Clackamas High Teens Garner $12k for Portland Immigrant and Refugee AID


Clackamas High School (CHS) students are working for a better future through the program CommuniCare, which gives out grants. Teens are asked to find a problem they care about and work to make it better as part of a community service program.

They decided to raise money this year to help the immigrant and refugee communities in the Portland Metro area.

“There is a difference in the quality of life that we see every day with these students,” said Emily Garza, who runs the program’s events at CHS. “And we want to do as much as we can to help ease some of that.”

Garza is one of 1,800 students who work with CommuniCare to make grants. Thank you to the SchnitzerCARE Foundation, which owns CommuniCare, the program is now in 39 schools in Portland. But this isn’t any old-school group. Students are told to step up and solve problems in their neighborhoods that affect real people.

“We are kind of the future of this society,” Ethan Parker, a student in the class at CHS, said. “We are the people that are going to be in those bigger decisions later on in our lives.”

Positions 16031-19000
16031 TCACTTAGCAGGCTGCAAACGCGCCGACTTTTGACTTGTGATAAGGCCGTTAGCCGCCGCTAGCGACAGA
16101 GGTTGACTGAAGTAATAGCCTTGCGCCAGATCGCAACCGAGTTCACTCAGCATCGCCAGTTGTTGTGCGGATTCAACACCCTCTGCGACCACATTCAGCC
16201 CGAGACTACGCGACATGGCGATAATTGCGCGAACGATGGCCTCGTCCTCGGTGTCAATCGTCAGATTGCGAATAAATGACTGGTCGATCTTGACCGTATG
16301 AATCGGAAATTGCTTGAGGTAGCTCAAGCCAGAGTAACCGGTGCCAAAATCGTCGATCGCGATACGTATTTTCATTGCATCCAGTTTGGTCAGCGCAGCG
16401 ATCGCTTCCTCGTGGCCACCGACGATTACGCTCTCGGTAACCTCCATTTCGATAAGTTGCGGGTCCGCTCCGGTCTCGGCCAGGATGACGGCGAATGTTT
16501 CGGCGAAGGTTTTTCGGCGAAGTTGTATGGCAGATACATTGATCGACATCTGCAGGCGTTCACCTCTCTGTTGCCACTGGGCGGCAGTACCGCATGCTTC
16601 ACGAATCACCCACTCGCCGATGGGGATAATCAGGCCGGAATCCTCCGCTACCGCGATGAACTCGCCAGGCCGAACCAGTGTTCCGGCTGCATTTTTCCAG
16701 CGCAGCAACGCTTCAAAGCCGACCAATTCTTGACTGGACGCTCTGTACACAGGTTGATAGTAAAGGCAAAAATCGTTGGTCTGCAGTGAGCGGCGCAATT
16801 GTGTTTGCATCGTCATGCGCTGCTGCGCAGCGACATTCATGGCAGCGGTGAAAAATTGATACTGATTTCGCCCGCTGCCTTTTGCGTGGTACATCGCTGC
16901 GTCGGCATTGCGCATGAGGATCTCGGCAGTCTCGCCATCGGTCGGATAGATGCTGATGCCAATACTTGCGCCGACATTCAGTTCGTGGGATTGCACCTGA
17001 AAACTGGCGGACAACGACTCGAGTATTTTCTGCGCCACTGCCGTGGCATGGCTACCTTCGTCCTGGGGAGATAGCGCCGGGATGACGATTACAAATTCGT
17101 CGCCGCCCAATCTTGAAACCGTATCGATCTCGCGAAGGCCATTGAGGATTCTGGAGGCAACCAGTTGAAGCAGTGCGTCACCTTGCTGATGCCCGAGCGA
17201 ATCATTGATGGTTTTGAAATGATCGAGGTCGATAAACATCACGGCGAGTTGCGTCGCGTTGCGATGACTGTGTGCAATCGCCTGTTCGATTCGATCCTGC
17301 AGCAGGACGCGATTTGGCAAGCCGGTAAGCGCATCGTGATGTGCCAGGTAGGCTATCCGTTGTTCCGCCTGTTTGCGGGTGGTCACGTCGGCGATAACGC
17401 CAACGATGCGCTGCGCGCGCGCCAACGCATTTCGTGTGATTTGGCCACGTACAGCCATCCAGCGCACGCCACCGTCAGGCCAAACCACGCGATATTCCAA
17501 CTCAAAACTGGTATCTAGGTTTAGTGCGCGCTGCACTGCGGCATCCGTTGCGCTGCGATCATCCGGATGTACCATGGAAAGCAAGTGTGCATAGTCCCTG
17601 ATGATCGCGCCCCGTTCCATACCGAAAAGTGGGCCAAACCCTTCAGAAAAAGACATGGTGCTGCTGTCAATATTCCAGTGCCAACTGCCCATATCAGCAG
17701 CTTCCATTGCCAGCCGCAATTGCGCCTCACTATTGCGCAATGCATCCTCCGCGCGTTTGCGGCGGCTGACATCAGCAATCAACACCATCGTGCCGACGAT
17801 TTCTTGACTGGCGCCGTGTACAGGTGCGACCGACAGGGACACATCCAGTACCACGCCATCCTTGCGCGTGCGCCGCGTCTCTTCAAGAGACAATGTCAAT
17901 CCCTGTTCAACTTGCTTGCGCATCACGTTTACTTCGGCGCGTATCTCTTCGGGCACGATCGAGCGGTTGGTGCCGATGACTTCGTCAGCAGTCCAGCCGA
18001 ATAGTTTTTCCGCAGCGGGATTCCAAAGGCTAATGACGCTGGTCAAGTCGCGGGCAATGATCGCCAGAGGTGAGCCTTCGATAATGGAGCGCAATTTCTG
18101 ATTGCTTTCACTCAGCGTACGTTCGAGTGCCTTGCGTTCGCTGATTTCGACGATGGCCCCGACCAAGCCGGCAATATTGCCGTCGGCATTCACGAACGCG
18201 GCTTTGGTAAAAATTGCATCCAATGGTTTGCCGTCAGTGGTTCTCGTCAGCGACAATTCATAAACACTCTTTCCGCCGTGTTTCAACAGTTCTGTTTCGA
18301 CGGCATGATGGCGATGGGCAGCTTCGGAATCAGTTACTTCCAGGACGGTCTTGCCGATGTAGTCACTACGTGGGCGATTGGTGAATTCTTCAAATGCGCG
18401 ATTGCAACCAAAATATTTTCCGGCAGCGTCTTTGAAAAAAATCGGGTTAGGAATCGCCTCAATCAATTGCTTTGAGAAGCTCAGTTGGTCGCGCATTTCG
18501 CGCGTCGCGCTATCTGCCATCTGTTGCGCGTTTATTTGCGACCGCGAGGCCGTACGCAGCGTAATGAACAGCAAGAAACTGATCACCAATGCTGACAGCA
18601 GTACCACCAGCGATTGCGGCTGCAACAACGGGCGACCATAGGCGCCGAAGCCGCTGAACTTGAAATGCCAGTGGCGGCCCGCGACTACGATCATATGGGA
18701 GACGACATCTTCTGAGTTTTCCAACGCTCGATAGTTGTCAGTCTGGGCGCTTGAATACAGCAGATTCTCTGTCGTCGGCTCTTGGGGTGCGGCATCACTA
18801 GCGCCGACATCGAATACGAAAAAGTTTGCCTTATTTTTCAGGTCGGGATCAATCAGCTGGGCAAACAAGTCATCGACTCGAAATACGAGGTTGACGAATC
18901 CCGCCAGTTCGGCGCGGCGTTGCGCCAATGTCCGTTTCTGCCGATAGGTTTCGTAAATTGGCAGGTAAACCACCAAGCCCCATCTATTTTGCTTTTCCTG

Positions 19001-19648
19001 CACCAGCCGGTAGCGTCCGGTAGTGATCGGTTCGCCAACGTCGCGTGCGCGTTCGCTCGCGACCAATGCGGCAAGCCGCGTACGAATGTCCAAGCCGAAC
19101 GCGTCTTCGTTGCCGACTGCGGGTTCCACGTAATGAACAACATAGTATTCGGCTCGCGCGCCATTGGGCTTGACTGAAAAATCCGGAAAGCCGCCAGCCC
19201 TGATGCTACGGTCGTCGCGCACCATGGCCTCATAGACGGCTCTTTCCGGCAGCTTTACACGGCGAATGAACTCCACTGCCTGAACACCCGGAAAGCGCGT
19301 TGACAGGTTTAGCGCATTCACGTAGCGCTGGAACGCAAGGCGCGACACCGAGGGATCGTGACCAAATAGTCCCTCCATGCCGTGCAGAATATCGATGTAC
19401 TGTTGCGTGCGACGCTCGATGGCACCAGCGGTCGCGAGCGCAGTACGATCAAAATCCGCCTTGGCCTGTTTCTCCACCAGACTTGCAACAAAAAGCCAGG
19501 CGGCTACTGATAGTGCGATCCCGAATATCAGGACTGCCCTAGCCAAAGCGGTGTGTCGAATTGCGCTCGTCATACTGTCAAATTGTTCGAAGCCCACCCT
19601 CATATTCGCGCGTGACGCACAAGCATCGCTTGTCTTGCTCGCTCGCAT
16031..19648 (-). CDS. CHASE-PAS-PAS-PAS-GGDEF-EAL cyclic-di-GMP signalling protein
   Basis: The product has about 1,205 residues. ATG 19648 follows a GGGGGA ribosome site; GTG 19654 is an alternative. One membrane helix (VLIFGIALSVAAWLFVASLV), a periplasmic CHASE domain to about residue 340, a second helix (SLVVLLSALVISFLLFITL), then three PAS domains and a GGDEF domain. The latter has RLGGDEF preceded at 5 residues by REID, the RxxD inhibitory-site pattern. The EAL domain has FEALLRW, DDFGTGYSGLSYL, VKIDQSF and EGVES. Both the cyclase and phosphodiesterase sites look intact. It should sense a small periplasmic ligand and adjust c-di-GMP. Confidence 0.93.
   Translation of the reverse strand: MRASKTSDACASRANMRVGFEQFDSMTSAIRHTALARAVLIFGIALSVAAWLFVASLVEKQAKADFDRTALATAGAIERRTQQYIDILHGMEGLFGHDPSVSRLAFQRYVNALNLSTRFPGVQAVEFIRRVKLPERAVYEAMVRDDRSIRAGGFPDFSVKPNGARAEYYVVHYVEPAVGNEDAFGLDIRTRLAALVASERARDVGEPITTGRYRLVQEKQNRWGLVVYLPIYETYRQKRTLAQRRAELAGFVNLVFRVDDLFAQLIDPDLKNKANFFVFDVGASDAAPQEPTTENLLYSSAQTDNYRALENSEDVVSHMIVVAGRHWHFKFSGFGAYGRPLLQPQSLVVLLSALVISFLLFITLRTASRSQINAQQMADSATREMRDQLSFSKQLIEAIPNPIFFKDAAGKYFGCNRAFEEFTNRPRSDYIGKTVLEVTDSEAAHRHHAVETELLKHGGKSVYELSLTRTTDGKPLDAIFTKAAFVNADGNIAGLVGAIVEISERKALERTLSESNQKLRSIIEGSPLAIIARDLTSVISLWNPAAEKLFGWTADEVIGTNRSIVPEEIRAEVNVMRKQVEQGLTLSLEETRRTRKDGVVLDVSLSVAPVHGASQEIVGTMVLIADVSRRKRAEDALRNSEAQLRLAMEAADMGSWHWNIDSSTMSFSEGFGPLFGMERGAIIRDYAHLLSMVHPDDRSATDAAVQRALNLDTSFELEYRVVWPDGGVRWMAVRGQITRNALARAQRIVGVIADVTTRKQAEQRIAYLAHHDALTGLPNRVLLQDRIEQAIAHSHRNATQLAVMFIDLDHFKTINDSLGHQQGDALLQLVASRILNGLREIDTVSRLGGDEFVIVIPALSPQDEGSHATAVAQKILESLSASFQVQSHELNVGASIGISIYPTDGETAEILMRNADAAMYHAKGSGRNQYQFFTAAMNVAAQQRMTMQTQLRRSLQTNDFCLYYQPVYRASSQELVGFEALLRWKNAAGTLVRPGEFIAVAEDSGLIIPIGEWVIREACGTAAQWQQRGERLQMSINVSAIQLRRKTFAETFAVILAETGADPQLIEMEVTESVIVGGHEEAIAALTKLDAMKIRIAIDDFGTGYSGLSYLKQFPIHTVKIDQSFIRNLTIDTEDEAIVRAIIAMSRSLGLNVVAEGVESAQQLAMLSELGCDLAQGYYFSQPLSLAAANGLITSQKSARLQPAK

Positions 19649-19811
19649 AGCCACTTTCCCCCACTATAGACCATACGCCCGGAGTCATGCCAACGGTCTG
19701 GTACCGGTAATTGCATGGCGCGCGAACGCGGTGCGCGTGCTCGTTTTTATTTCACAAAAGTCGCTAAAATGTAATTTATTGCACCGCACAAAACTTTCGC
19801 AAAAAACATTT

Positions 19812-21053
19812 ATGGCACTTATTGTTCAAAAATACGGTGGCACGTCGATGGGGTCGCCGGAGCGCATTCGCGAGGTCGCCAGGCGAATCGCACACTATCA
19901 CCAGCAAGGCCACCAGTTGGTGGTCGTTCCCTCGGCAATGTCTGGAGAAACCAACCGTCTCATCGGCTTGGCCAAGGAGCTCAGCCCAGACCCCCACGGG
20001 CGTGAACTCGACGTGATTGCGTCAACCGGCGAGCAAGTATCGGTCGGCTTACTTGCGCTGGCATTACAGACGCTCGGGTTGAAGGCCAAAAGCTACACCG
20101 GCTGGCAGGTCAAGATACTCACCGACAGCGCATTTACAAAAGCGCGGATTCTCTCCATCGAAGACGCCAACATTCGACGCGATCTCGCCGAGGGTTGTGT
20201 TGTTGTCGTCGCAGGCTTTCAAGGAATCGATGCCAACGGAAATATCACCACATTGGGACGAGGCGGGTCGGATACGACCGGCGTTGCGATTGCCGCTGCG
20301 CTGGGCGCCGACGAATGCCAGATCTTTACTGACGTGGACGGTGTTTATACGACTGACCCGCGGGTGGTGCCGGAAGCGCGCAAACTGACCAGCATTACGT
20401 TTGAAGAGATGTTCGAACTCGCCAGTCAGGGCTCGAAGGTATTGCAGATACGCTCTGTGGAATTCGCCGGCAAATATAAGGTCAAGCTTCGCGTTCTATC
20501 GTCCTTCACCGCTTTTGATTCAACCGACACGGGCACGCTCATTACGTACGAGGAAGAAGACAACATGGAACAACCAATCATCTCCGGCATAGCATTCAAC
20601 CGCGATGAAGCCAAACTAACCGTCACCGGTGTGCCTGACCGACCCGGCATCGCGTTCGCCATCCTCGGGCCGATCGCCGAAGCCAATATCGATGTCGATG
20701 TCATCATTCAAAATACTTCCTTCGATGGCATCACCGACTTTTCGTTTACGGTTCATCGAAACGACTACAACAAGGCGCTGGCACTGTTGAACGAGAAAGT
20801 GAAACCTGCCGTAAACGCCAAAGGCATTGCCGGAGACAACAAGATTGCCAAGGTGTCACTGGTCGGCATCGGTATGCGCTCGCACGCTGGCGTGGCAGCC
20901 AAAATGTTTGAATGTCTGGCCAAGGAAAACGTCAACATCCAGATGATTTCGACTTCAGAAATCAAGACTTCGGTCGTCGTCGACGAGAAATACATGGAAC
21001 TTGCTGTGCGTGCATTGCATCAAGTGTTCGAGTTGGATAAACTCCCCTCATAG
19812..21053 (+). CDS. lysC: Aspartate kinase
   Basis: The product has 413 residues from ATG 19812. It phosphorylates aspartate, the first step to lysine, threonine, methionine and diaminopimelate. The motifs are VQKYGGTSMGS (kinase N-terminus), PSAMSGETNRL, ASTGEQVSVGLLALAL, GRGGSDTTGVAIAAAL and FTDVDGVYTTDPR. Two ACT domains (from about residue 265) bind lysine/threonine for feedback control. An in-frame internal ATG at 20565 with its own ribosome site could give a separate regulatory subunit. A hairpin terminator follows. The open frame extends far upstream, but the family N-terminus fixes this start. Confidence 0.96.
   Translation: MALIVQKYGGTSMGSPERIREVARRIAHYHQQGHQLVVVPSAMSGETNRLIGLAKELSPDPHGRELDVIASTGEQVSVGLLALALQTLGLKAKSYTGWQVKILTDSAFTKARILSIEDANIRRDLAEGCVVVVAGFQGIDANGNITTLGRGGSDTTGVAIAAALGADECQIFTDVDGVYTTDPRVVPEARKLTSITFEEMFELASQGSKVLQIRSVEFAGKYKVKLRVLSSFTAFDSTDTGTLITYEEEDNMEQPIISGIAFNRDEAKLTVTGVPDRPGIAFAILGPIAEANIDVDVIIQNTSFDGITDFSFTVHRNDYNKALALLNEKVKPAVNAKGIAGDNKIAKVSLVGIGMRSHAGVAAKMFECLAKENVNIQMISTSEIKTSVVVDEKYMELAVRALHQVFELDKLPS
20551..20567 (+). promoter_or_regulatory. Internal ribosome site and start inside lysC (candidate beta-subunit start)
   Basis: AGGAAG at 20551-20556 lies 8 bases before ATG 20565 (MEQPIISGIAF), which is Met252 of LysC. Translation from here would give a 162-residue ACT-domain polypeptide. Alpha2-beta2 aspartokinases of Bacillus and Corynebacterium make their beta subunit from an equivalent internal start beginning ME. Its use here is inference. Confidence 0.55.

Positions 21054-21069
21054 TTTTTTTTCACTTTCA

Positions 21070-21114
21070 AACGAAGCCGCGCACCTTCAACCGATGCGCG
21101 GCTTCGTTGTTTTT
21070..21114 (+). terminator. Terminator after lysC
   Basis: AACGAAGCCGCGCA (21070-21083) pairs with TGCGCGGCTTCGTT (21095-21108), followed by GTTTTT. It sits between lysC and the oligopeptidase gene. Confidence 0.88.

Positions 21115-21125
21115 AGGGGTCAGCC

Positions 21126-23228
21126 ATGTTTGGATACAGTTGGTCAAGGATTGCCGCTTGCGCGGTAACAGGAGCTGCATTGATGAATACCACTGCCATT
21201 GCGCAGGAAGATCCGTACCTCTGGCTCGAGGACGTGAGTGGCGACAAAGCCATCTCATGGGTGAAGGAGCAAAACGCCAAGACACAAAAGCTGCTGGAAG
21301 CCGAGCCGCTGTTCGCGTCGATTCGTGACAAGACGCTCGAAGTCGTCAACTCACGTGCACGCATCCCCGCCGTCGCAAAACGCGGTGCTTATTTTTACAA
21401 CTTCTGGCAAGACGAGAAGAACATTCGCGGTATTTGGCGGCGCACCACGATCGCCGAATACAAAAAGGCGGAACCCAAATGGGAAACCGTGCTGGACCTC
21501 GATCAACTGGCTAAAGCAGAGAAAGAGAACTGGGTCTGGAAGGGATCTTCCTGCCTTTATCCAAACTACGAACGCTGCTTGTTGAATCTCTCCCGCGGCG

The students are in charge and make all the choices. They write the questions, choose a mission statement, and interview the groups that applied to get some of the $12,000 that CHS students raised this school year.

“We trust them as adults,” said Kristen Engfors-Boess, who runs the CommuniCare program. “From the outside, we watch how they do things.” It does what it says it will do when it comes to youth leadership. We want the young people to understand that they can help fix those problems. that we value their thoughts. They are welcome to join us at the table.

Some kids are also very interested in this year’s subject. The older Maksym Shershun is a good example of this. He is from Ukraine and came to Portland last January to escape the war.

“You have no idea how hard it could be for newcomers to this country,” Shershun said. “Especially those who don’t speak English at all or barely speak it.” Because I had to go through those hard times on my own and help my mom a lot with that.

Of course, students want to make a change in their community, and they’d like to see more resources for immigrants and refugees everywhere.

“I would be glad to see improvements to help newcomers in this country,” Shershun said.

All 39 schools in the Portland Metro Area raised more than $1 million, which will be given straight to charities this year. All of this was possible because the SchnitzerCARE Foundation matched gifts 10 times over.

It has raised and given nearly $4.2 million to more than 400 schools and charities over the last 26 years.

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